The Unboosted to Lose Their EU COVID Travel Passes After February 1
Luckily you didn't have one anyways
After receiving the green light from the European Council on December 16, the European Union’s Commission has today announced that it has adopted new rules regarding the EU Vaccination Certificate, making the same valid for a period of 270 days.
In a press release issued today, the EU Commission notes that the uniform acceptance period for vaccination certificates will ensure that the Member States also coordinate travel measures amid COVID-19. [AKA the Brussels technocratic gang is making it more difficult for members to not require boosters.]
It also claims that the validity period has been based on available scientific evidence as well as objective criteria.
“This validity period takes into account the guidance of the European Centre for Disease Prevention and Control, according to which booster doses are recommended at the latest six months after the completion of the first vaccination cycle. The Certificate will remain valid for a grace period of an additional three months beyond those six months to ensure that national vaccination campaigns can adjust and citizens will have access to booster doses,” the Commission explains.
Evo za drage cijepljene, nakon 90 dana opet postajete necjepljeni. pic.twitter.com/G789NPFybV
— 💒 POSLJEDNJI NECIJEPLJENI ✝️🇭🇷 (@NECIJEPISE) December 20, 2021
Data revealed by the Commission shows that to date, 807 million EU Digital COVID Certificates have been issued in the EU, while over 60 countries and territories across five continents have joined the system through which these certificates are checked and verified.
Today, we adopt a binding acceptance period of 9 months for vaccination certificates for intra-EU travel.
A harmonised validity period for #EUCOVIDCertificate is a necessity for safe free movement and EU level coordination.
— European Commission 🇪🇺 (@EU_Commission) December 21, 2021
According to the Commission, with the new validity period of vaccination certificates, booster doses will be recorded in the certificates. Booster doses of two-dose vaccination series will be recorded as “3/3”, whereas booster doses of single-dose vaccinees will be recovered as “2/1”.
At the same time, those who recovered from COVID-19 and received the first dose of a two-dose vaccine will have it recorded as “2/1” in their certificates.
The certificates will not hold a validity date, but the mobile applications used to verify the EU Digital COVID Certificates will be adjusted in order to check and verify whether 270 days have passed from the last vaccination date or not.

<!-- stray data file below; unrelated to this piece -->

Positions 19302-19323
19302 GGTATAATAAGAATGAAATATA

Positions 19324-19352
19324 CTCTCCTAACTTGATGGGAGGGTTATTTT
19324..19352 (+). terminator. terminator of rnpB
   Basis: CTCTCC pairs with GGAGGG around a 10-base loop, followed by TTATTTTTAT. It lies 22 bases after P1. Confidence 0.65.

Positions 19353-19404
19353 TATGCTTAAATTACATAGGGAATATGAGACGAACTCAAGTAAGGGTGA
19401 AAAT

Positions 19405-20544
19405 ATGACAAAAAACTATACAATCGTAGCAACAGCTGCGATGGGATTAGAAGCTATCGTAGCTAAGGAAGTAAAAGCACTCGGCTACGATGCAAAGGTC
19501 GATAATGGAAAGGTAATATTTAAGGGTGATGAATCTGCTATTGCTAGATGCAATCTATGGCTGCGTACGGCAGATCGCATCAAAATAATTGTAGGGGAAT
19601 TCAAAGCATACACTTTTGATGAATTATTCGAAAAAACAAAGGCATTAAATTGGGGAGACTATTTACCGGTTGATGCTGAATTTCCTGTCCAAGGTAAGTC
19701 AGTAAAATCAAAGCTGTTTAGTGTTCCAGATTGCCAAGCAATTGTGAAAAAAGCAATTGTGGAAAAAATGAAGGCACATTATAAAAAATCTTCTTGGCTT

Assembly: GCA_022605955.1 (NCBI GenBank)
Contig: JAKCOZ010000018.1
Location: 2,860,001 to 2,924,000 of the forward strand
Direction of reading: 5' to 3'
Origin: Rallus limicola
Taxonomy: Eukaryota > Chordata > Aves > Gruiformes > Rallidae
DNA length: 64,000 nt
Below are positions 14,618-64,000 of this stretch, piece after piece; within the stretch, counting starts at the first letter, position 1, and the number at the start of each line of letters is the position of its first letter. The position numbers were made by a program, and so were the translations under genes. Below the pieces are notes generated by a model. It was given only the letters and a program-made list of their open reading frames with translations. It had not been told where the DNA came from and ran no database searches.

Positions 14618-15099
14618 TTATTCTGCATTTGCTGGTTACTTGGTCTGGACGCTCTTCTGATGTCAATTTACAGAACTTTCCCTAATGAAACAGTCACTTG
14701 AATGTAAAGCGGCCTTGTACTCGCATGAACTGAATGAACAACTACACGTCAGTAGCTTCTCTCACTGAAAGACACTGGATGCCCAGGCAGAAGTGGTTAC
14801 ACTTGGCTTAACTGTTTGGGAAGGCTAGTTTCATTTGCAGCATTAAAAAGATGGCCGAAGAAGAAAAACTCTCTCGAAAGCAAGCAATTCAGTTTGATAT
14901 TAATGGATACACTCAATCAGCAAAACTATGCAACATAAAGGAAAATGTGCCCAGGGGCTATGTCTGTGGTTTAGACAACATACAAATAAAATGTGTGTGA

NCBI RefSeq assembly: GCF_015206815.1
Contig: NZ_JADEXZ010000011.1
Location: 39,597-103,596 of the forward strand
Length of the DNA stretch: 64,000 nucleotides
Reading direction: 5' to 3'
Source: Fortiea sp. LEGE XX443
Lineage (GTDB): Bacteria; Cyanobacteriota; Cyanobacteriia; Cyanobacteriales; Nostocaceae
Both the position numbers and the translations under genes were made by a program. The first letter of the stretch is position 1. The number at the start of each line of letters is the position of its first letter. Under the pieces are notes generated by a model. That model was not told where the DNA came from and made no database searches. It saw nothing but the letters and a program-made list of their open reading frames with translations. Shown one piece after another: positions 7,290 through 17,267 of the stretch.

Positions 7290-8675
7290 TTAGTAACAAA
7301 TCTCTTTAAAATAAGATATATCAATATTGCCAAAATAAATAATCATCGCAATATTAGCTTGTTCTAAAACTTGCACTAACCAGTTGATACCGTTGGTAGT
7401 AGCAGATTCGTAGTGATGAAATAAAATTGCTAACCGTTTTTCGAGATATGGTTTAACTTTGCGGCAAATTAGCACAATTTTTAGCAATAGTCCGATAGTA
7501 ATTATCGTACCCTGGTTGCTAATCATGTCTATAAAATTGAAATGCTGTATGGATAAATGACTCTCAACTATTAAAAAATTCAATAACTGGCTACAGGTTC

“To allow for sufficient time for technical implementation of the acceptance period and for Member States’ booster vaccination campaigns, these new rules should apply from February 1, 2022,” the Commission notes.
Commenting on the decision to make vaccination certificates valid for only nine months after the last dose, the Commissioner for Justice Didier Reynders once again called the Digital COVID Certificate a success story, adding that the same should be adjusted to changing circumstances and new knowledge, in order to remain a “success story.”
“The acceptance period of nine months for vaccination certificates will give citizens and businesses the certainty they need when planning their travels with confidence. It’s now up to the Member States to ensure boosters will be rolled out swiftly to protect our health and ensure safe travelling,” the Commissioner said. [Hilarious stuff. So the Comission sets policy and then it is for national governments only to implement it.]
The EU Commission first unveiled its plans to make COVID-19 vaccination certificates valid for only nine months on November 25. Since then, several countries, including Austria and the Czech Republic, have already imposed such measures.
Now, the rest of the Member States who do not apply such rules on COVID-19 certificates yet are urged to vaccinate their citizens whose vaccination certificates approach the nine-month limit.
— Jesús Graña López🟥🟨🟨🟥 (@GraaLpez) December 12, 2021
Data by the European Centre for Disease Prevention and Control (ECDC) show that Iceland is the EU/EEA country with the highest percentage of additional COVID-19 vaccine doses administered, as 50.2 per cent of its population have already been vaccinated with a booster dose. Austria comes second, with 39.8 per cent of its population having taken the additional COVID-19 vaccine dose.
Source: Schengen Visa
The European Commission announced Tuesday that COVID vaccine certificates in the bloc would only be valid for nine months without a booster shot.
The new rule concerns traveling within the European Union, but the Commission said in a statement that it recommends EU countries also apply it on a national level to “provide certainty for travelers and reduce disruptions.”
The rule can be blocked by a qualified majority of EU governments or a simple majority of European Parliament members. However, officials believe it has enough backing.